For some reason there was a lot of hostility towards ‘The Social Network’, the movie about facebook inventor Mark Zuckerberg. I had at least two friends who balked at the overly dramatic trailer and declared “Won’t be seeing that!” Maybe it was because we felt like Hollywood was piggy-backing on a Gen-Y phenomenon, or that we couldn’t find exciting the story of an invention, like the telephone, which we use every day, take for granted and somewhat resent for its intrusion into our lives. The ubiquitous of facebook is what makes the history worth telling.
The film has not only received mostly positive reviews, but was quickly compared to ‘Citizen Kane’, a mixed blessing as the comparison immediately invites the kind of ‘who do you think you are’ derision that appeared after Obama was compared to Kennedy. But it’s not cinematic innovation that ‘The Social Network’ is linked with Orson Welles’s 1941 classic, but rather plot elements and themes. Both films are about outsiders who achieve riches and power by creating media empires (for Kane, it was newspapers) with a brilliant sense of timing. Although both men are helped by understanding the darker sides of human nature (Kane knows that people want to read about scandals, Zuckerberg, that people want to post about them) neither man is very good at friendship and the second half of both films focus on the alienating nature of success. ‘The Social Network’ even features its own “rosebud” ending!
Another wave of hostility hit the movie from another direction when people complained about screenwriter Aaron Sorkin playing around with the facts. As far as I can tell, the main criticism of the guys who are actually portrayed in the film is that none of it was that dramatic. The complaints would presumably been much worse if the movie was boring, which it definitely is not. While the movie makes a big deal of nerdy Zuckerberg wanting to impress girls and exclusive campus clubs, he claimed in an interview that these were never inspirations for creating, as it was called then, ‘The Facebook’. Truth be told, these ‘Great Gatsby’-esque motivations are a bit dusty and unbelievable: what would a computer genius, whose earlier computer program was coveted by Microsoft when he was 18 years old, care about fraternities?
Not as though there’s not still fun to be had at fraternities’ expense: the testosterone-y named Armie Hammer is perfectly cast as twin brothers Tyler and Cameron Winklevoss, WASP princes who would go on to be Olympic rowers. The special effects are flawless (we’re a long way from Lisa Kudrow talking to herself in splitscreen on ‘Friends’), and with his Zack Morris-good looks and deep, aristocratic voice, Hammer proves a perfect foil.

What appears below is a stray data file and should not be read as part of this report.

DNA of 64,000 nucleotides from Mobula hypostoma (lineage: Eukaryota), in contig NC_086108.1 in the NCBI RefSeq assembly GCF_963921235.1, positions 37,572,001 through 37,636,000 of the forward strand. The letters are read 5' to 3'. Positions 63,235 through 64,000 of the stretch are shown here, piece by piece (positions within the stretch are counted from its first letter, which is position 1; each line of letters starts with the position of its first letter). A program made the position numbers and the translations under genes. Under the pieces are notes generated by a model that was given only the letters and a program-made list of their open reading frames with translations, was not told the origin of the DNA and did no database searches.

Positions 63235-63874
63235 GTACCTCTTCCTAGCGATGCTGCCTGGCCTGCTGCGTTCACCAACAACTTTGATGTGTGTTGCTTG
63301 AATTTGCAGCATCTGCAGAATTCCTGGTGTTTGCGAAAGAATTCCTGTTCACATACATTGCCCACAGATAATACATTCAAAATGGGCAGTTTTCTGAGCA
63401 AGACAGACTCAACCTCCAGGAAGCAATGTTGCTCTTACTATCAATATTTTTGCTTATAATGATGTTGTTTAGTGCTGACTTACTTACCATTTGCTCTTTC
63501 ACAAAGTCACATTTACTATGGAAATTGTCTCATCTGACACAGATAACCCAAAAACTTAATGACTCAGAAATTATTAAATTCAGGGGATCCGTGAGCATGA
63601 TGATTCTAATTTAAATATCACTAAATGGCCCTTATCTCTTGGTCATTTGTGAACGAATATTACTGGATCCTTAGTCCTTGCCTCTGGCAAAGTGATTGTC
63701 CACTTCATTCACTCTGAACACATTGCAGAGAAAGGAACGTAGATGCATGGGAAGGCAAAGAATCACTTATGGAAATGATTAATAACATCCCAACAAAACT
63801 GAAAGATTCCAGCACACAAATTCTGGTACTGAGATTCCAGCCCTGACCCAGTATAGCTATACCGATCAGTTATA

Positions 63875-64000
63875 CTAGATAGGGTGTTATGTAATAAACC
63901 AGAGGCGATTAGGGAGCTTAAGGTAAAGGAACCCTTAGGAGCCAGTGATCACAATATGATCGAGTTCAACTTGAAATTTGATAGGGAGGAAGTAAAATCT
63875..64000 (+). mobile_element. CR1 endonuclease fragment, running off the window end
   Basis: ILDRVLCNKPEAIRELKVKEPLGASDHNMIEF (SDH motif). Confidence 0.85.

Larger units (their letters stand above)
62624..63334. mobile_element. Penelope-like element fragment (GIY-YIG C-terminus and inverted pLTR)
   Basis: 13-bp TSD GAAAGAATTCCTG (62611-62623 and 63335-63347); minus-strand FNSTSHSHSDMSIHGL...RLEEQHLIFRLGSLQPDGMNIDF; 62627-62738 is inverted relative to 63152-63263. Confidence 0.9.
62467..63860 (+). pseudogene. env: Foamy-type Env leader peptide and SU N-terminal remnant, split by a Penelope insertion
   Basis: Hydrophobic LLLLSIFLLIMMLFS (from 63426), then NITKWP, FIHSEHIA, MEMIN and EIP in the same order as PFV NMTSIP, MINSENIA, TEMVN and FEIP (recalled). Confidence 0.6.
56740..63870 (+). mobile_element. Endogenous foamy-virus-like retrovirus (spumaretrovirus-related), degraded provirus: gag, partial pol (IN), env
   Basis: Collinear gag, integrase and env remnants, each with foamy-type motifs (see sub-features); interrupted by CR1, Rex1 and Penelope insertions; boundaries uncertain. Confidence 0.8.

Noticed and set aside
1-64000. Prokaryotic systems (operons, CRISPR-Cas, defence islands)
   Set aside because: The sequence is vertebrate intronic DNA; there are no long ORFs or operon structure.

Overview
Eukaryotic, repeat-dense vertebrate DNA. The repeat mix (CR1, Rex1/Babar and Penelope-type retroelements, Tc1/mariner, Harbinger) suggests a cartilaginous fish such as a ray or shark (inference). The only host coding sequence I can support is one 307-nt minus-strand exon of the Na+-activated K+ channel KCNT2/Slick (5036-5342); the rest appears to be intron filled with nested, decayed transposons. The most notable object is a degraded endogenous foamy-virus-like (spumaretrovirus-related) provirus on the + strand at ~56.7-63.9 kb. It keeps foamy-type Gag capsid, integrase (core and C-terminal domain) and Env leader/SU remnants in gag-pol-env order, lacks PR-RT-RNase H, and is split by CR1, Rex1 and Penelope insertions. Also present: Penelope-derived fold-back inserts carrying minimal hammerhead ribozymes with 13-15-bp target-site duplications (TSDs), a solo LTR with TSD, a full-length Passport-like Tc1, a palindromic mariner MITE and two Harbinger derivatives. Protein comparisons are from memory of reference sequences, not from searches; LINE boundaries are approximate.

A foil without a hero, though, as the movie doesn’t know what to make of Zuckerberg himself. “Every creation story needs a devil,” Rashida Jones, as one of his lawyers, tells him near the end, and she could be speaking of the film itself. With too many nasty stories to ignore, the movie still tries to justify Zuckerberg’s actions and at times, despite his screwing over his friends and horrendous way with women, you do feel sorry for the guy.
Some have said the movie is sexist, and it’s hard to argue it isn’t. Partly it comes from the unavoidable fact that the facebook team were all male, but that doesn’t excuse the portrayal of girlfriends as angry and irrational. The movie sets up some disheartening female archetypes, all seen through the eyes of men: brunettes are smart but complicated (like Zuckerberg’s first girlfriend, who speaks “in code”); Asian girls, slutty but crazy (one almost burns down an apartment). Blondes are ideal but aloof, like the first female facebook employee we ever see, strutting away in a tight mini skirt.
Actually, the whole movie is filled with archetypes, from anti-social computer geeks (who, ironically, invent social networking sites) to pompous varsity jocks.
I’m sounding really critical. Thing is, I enjoyed it and think everyone our age should see it, as there is much to discuss about one of the defining experiences of our generation.
Which leads me to my final critique: the movie spends so much time on the micro-dramas that the macro-story of how every university student (and eventually, 1 in 14 people in the world) ended up putting all their information on the internet. The facebook-ization of the population is seen mostly in off-hand comments (a girlfriend of a founder demands to know why he hasn’t changed his relationship status from ‘single’ yet). Perhaps the film makers thought, given that we experienced in first hand, audiences didn’t need to be caught up on how and why facebook spread from the dorm to the preschool to the old folks home. But years from now, either when social networking has disappeared or when it’s become so commonplace that no one even notices it, audiences will need to know why this ‘creation story’ is important at all.
Here’s one of infinite reasons: afterwards, my friend Jacob and I went for a pitcher of Strongbo at the pub in the Flatirons building. Every time facebook came up indirectly in the conversation (“I got a message from…”, “I found out on facebook that…”) I’d say “Cheers, Mark Zuckerberg!” and raise my glass. I did it over and over again.
The story is important, despite the inaccuracies, despite the sexism, because it changed the world.
And now I’m going to post this and link it on facebook.